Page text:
Since it is in the nature of Special Forces operations that they are carried out under the highest secrecy, it was clear to us that it would be very hard to get any official confirmation. This of course did not restrain us from asking several Governments for a reaction. The Dutch Government, for instance, we asked: Did you receive an official request from the American Government to support Operation Iraqi Freedom with Spe-cial Forces? The Dutch Government refused to answer this question, even to Parliament. But the spokes man of the Danish Minister of Defence told us that the Dutch Government, like the Danish, indeed had received such a request from Washington in November 2002. The Dutch Minister refused to give any comment when he was confronted with the information from Copenhagen.

A core group of Ministers can decide – without informing the rest of the cabinet
With regards to Special Forces operations, every sentence and every word in every official statement has to be studied carefully. Let me, to give you an example, say a few sentences about Afghanistan, the other country where a lot of Special Forces operations are carried out since the terrorist attacks of September 11, 2001.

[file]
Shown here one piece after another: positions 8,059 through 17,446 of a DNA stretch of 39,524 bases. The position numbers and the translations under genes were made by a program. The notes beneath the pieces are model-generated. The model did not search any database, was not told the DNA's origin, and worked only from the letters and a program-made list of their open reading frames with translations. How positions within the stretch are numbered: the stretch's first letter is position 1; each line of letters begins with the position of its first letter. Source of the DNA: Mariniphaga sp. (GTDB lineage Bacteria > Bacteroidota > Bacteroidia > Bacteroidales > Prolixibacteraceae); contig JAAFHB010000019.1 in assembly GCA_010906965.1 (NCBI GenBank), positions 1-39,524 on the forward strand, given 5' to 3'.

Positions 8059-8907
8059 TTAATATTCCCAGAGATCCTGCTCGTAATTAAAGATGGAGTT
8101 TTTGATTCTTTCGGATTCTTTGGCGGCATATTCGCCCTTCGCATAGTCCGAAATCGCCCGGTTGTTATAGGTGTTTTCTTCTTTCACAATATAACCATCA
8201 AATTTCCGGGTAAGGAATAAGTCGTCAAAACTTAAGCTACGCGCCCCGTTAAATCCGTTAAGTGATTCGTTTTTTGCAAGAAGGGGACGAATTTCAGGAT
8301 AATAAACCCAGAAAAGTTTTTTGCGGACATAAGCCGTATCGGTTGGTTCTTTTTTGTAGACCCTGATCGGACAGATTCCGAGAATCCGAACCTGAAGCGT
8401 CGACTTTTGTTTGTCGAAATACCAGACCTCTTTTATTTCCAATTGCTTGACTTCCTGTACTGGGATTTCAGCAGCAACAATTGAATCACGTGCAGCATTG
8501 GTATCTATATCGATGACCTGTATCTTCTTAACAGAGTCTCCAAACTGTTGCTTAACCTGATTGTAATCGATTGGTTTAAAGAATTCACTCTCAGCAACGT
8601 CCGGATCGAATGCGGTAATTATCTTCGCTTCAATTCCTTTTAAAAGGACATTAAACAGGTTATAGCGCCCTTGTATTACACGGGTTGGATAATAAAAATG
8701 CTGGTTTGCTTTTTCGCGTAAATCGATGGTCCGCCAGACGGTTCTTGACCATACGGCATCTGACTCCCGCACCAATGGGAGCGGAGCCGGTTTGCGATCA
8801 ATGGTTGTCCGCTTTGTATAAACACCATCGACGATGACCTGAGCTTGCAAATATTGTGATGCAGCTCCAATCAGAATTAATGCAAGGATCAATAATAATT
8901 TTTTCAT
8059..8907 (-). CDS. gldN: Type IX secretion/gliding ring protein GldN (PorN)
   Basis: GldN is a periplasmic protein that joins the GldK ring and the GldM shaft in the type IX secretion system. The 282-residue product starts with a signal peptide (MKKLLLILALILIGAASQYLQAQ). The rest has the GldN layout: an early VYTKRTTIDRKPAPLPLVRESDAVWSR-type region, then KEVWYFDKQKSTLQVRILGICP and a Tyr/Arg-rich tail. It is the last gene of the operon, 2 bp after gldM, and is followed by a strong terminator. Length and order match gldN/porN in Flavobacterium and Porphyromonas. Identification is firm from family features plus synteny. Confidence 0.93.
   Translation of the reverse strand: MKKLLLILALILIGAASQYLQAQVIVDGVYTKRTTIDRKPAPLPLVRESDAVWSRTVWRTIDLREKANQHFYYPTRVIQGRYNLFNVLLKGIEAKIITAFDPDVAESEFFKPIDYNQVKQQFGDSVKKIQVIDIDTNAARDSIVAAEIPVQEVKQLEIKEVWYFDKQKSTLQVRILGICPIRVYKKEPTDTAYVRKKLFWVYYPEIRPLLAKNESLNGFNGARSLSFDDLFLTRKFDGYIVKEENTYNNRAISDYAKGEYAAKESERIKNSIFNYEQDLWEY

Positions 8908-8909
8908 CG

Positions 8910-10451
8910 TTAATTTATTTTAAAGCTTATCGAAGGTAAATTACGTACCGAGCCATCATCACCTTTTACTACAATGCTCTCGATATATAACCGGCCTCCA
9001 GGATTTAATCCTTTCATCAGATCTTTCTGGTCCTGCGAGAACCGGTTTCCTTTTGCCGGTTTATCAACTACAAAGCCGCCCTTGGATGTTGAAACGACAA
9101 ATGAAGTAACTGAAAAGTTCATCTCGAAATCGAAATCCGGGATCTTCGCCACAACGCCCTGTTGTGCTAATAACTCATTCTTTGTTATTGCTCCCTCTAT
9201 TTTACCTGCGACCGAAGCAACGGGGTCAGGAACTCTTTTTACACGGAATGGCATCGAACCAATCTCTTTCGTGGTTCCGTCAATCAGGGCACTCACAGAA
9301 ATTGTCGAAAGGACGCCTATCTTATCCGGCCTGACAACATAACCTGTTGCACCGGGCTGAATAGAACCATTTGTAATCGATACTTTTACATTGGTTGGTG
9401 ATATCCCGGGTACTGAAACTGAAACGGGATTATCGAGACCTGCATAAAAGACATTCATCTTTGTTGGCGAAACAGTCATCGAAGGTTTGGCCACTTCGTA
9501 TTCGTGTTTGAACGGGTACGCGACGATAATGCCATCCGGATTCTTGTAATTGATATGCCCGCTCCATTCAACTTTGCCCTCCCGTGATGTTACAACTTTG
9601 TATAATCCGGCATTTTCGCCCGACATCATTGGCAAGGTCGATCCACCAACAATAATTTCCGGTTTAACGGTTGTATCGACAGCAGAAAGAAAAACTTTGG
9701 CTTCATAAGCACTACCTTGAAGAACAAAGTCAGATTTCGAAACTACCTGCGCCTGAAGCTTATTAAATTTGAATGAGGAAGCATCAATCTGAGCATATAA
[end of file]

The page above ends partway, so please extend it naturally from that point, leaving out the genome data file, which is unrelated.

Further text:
When Member of Parliament Marijke Vos on November 4, 2003, asked the Minister of Defence, whether the US has requested the Netherlands to send Special Forces to Afghanistan, the Minister answered: we only received an informal request from Washington. Two weeks later, Vos received a letter from the Minis-ter were he admitted that the Dutch government also received an official American request. When we hinted the Director of the Clingendael Centre for Strategic Studies, Professor Rob de Wijk, a leading Dutch Defence expert and a former Ministry official, on this letter, he was distinct: “If an informal request is followed by a formal request, this means that the Dutch Government must have said ‘Yes’ to the Ameri-cans. That’s the way it works”, said De Wijk.